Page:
A good score for the core web vital Cumulative Layout Shift (CLS) is less than 0.1. Cumulative Layout Shift measures the amount of unexpected layout shift that occurs on web pages as they load. A score between 0.1 and 0.25 is considered “needs improvement”, while a score above 0.25 is considered “poor”.

Layout shift occurs when elements on a page move unexpectedly, such as when an image or ad loads after the rest of the content. This can be frustrating for users and negatively impact user experience.

Improving your CLS score involves optimising your site’s layout and content to reduce unexpected layout shifts. Some ways to improve your CLS score include defining image dimensions and reducing the use of animations.

Core Web Vitals Technical Details
core web vitals guide

How Are Core Web Vitals Important for SEO?

While Core Web Vitals are just one of many factors that Google considers when ranking web pages, each Core Web Vitals metric is significant because they directly measure aspects of user experience that are important for visitors to a website. As a result, when you measure Core Web Vitals and improve your site’s score this can lead to improved user engagement and, ultimately, better SEO performance.

How Do Core Web Vitals Affect SEO?

They can affect SEO in 2 main ways:

  1. Ranking: Core Web Vitals are a Google a ranking factor because these core metrics are page quality signals. This means that websites with better Core Web Vitals are able to rank higher in search results. This makes these metrics an essential factor to consider when optimising your site for search engines.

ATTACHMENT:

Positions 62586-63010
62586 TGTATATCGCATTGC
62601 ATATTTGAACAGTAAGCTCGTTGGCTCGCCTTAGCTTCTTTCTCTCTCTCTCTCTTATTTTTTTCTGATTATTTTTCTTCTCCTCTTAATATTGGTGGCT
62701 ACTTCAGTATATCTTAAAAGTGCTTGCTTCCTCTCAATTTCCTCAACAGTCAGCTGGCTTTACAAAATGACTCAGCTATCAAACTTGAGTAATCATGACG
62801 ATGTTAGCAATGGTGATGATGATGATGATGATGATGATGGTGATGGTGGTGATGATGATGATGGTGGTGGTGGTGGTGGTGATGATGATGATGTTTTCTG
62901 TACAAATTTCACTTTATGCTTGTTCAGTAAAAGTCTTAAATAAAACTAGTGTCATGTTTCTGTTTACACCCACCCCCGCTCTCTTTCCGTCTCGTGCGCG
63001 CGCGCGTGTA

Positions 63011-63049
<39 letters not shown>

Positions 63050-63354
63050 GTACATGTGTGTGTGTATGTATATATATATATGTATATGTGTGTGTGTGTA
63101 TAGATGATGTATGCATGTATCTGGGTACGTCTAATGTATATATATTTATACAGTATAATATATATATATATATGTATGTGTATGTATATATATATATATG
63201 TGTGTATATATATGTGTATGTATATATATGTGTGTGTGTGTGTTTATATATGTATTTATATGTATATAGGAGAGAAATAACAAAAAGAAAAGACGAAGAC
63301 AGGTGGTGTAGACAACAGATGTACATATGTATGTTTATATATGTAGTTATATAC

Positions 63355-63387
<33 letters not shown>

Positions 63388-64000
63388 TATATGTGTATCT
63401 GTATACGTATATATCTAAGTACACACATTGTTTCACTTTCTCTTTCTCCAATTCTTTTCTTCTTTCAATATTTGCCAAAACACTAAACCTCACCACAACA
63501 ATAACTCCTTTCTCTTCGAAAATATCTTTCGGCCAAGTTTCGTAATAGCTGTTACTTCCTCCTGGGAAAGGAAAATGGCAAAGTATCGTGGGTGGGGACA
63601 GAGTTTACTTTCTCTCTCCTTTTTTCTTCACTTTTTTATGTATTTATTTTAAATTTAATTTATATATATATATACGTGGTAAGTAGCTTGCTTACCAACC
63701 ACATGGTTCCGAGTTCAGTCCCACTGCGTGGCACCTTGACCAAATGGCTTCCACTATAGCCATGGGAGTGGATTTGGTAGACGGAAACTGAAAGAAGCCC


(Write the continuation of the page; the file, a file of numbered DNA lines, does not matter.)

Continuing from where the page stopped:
2. User engagement: Core Web Vitals measure aspects of user experience that are important to visitors of a website, such as load time, interactivity, and visual stability. When a website has good Core Web Vitals, it will provide a better page experience and can lead to improved user engagement and satisfaction, which can have a positive impact on SEO.

Overall, Core Web Vitals are an important aspect of SEO because they measure important user experience factors that can affect a website’s performance in search results. By optimising your site for these metrics, you can improve user engagement and satisfaction, which can lead to better search engine rankings and more traffic.

How Can You Check Core Web Vitals?

There are several ways to check Core Web Vitals:

  1. Google Search Console: Google Search Console provides a report for each of your website’s pages. This report includes data on each core web vital: LCP, FID and CLS for each page, along with suggestions for how to improve your scores.
  2. PageSpeed Insights: Google’s PageSpeed Insights test provides a report on your site’s Core Web Vitals, along with suggestions for how to improve your performance score. This tool also provides a detailed breakdown of your site’s performance and more immediate feedback on how to improve optimisation.
  3. Lighthouse: Lighthouse is an open-source web developers tool from Google that provides an audit of your site’s performance, including a Core Web Vitals report. This tool generates a report that includes performance metrics, opportunities for improvement, and diagnostics for common issues.
  4. Web Vitals Extension: The Web Vitals extension for Chrome provides real-time feedback on a page’s Core Web Vitals as you browse. This Chrome user experience report can be useful for site owners to identify issues with individual pages on your site.

When site owners regularly check and measure the Core Web Vitals score for a website using one or more of these Google tools, they can identify areas for improvement and make changes to optimise a site’s page performance metrics. Site owners should also be using Google Analytics to help understand more about their web visitors.